Peruvian student of journalism and international relations at New York University. Interested in international politics and human rights.
A piece of wall, a piece of history. Located in the entrance of Editorial Perfíl’s offices, a 20-metre stretch of the Berlin Wall stands behind glass. This past Monday, in commemoration of the 30th birthday of Noticias magazine, a piece of the historic wall was given a new face.
Argentine painter, artist, and Editorial Perfíl’s artistic director was asked to take on the task. Given a weekend to both prepare and execute the painting of a mural on the wall, Temes painted most of the mural in the parking lot of the media company’s offices. The finishing touches were done in front of Buenos Aires’ famous Téatro Colón, where the final work was displayed at a gala marking the magazine’s anniversary celebrations.
“It’s a commitment, it’s a sense of pride. It’s a feeling of empowerment; it’s really important to think about how many people have touched this,” Temes told the Times.
The story behind the Perfíl’s ownership of the wall traces back to the fall of the Berlin Wall in November 9, 1989. This same night, in Argentina, a group of 17 journalists were finishing the first edition of Noticias.
The morning of November 10, Jorge Fontevecchia, the CEO of Perfil Network, called the ambassador for the German Democratic Republic and expressed an interest in preserving part of the fallen wall as a permanent memory about the political violence that wrecked the world in the 20tth century.
When the ambassador confirmed this was a serious request and that Perfil had the financial and logistical means for transport, he promised to pass along the request onto the Ministry.
A few weeks later, he returned with the answer: “If you donate the construction costs for a school in East Germany, the GDR will allow you to take as much of the Berlin Wall as you wish.”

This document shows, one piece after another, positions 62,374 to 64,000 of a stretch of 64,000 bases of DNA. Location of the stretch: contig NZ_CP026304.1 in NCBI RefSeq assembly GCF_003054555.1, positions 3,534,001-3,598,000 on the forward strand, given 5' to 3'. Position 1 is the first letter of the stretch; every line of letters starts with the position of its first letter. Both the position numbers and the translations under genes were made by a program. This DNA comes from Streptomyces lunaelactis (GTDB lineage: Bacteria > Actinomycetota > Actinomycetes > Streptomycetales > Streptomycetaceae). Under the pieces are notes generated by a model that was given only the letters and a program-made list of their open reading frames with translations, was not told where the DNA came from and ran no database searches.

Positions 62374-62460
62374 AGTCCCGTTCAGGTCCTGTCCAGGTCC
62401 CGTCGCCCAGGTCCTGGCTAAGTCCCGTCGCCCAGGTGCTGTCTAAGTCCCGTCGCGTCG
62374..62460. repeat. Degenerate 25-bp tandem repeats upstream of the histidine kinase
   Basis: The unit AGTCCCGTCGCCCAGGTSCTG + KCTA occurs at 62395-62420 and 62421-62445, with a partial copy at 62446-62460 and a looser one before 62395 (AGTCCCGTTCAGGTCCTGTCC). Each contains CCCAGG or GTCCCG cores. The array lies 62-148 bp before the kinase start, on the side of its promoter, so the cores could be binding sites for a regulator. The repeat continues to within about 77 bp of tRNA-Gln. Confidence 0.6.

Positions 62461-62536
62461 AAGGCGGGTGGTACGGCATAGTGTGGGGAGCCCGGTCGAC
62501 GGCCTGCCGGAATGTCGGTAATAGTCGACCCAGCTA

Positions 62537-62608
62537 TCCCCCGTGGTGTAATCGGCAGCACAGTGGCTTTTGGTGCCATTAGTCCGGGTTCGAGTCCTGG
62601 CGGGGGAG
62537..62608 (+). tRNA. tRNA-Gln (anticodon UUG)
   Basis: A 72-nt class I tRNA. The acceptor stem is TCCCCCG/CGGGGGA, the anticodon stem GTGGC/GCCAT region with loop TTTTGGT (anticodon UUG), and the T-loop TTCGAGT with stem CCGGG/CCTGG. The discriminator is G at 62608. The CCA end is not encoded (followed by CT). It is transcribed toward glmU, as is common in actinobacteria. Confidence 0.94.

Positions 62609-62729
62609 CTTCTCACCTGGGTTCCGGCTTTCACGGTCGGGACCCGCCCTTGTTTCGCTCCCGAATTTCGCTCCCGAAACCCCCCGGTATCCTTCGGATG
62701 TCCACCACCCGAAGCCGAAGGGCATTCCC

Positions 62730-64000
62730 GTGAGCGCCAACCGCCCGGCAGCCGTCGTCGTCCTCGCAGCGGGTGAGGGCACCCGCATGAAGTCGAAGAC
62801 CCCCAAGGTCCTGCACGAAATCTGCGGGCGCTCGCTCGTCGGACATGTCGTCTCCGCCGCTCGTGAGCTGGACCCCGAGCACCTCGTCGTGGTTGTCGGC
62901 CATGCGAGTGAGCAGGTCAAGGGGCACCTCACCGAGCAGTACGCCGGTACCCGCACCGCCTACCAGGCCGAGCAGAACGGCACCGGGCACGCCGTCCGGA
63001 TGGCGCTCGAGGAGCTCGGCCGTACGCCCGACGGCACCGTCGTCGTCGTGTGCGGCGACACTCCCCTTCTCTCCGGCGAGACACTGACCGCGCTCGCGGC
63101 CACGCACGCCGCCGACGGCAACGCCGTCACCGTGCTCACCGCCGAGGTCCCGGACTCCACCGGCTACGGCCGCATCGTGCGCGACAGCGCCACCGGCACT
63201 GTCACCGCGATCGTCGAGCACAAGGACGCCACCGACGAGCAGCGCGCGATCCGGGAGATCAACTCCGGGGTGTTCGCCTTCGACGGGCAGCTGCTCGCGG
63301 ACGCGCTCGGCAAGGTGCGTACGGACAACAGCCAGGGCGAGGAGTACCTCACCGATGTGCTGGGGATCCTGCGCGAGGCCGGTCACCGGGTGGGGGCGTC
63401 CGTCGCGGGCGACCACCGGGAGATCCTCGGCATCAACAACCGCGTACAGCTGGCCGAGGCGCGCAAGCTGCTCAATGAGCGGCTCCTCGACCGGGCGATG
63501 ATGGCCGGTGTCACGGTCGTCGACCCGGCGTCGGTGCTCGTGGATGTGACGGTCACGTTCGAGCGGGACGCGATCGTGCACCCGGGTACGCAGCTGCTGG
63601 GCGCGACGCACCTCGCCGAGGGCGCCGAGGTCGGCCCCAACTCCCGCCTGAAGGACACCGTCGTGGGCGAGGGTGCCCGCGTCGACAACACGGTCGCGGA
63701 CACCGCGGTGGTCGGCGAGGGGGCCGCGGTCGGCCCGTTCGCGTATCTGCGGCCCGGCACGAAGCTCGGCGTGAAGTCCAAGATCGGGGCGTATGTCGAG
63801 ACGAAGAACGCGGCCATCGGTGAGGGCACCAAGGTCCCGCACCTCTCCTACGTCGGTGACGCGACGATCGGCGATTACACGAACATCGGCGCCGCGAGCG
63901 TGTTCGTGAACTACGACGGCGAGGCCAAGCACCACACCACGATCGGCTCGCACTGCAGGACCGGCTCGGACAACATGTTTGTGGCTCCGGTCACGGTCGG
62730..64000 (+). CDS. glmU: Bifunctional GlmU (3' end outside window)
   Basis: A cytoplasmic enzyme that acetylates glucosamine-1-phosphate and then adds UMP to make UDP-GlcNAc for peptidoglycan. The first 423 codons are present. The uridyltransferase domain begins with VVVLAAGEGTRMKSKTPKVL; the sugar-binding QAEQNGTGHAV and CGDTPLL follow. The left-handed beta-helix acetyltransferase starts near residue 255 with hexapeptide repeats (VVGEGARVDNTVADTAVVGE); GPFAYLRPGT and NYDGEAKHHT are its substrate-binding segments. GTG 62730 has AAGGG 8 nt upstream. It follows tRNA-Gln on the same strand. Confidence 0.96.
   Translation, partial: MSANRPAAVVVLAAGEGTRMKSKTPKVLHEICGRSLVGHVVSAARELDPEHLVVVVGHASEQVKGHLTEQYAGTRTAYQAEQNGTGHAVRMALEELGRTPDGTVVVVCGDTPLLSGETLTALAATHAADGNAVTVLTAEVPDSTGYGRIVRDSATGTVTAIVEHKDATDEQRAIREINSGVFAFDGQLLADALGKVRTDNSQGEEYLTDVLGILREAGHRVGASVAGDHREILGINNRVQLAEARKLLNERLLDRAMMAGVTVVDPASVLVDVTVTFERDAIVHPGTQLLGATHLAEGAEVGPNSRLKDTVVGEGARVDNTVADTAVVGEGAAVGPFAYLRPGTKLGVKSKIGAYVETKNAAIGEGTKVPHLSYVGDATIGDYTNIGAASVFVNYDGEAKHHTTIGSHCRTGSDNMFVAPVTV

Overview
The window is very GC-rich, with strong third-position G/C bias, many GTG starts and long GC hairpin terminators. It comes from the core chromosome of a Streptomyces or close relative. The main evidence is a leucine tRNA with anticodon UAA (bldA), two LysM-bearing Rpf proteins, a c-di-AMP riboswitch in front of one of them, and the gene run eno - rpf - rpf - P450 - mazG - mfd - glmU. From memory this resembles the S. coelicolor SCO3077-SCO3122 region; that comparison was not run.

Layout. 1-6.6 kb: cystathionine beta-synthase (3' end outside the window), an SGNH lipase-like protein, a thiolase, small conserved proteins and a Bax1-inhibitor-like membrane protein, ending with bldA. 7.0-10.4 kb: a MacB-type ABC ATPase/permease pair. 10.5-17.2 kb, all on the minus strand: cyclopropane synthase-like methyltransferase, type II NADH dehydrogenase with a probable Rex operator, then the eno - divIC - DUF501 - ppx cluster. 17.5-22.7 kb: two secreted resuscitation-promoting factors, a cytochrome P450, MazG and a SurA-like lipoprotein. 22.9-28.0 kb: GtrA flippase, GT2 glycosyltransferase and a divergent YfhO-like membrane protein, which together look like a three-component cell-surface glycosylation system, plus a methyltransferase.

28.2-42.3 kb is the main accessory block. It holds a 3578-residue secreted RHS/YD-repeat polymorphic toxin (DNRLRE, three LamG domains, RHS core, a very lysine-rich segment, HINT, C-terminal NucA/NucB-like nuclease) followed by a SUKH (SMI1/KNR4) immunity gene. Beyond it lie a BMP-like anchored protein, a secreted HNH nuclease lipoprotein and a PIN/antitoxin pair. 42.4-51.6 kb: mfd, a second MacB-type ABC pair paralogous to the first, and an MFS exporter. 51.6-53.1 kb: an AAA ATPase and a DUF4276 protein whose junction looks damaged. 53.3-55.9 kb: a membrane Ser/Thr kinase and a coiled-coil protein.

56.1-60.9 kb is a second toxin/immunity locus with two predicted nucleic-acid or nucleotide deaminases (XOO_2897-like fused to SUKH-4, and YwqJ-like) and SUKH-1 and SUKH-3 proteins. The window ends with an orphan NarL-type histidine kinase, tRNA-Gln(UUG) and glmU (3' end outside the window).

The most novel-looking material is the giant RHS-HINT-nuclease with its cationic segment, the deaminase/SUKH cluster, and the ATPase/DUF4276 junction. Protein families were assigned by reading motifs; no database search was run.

Months later, 20 metres of the Wall arrived to Buenos Aires.
It was on one of these fragments that Temes added on to history. The added mural features a sky-blue background, where two faces look at each other as a vine, which starts as the original spikes painted onto the wall, crawls up and over to the back side of the wall. Standing tall at 3.3 metres, the vines go over the top of the wall and crawl down, bright-red hearts acting as the fruit of the vine.
“I first started toying with the idea of two people, in this case a man and a woman, facing each other,” explained Temes.
The artist knew he wanted to incorporate both sides of the wall into the mural, taking inspiration from the original spiked wires painted at the bottom. Out of those, the green vines climbed onto the wall. “The idea was that they started to grow, and grow, and grow, and as times changed, they started transforming into sprouts, branches, greens, that grow and end on the other side.”
“The leaves growing, like green sprouts, are that which keep giving hope to humanity to not repeat these kinds of things,” he added, referring to the atrocities of the Cold War.
Inspired by the aesthetic of The Wall, by Pink Floyd, Temes cultivated the final version of the mural. Reading “only love can bring down walls,” Temes’ addition to the physical reminder of history is not lacking a political message.
Indeed the mere imagery of the mural, that of two humans facing each other, like Temes describes, attempts to bridge the gap, the vines closing a kind of grieta ever-present in society.
Painting from 11 am to 5.30pm Temes worked on the wall on Sunday in the parking lot at Perfil's offices, before adding the finishing touches to the mural on Monday in front of Téatro Colón.
“Which is crazy, it’s very complicated,” Temes recounted. “It’s not about calling attention, but it can be really distracting [to paint in public] and you easily lose focus.” The finishing touches were added, and the mural was then displayed in Noticias’ anniversary celebrations later on Monday night at Téatro Colón.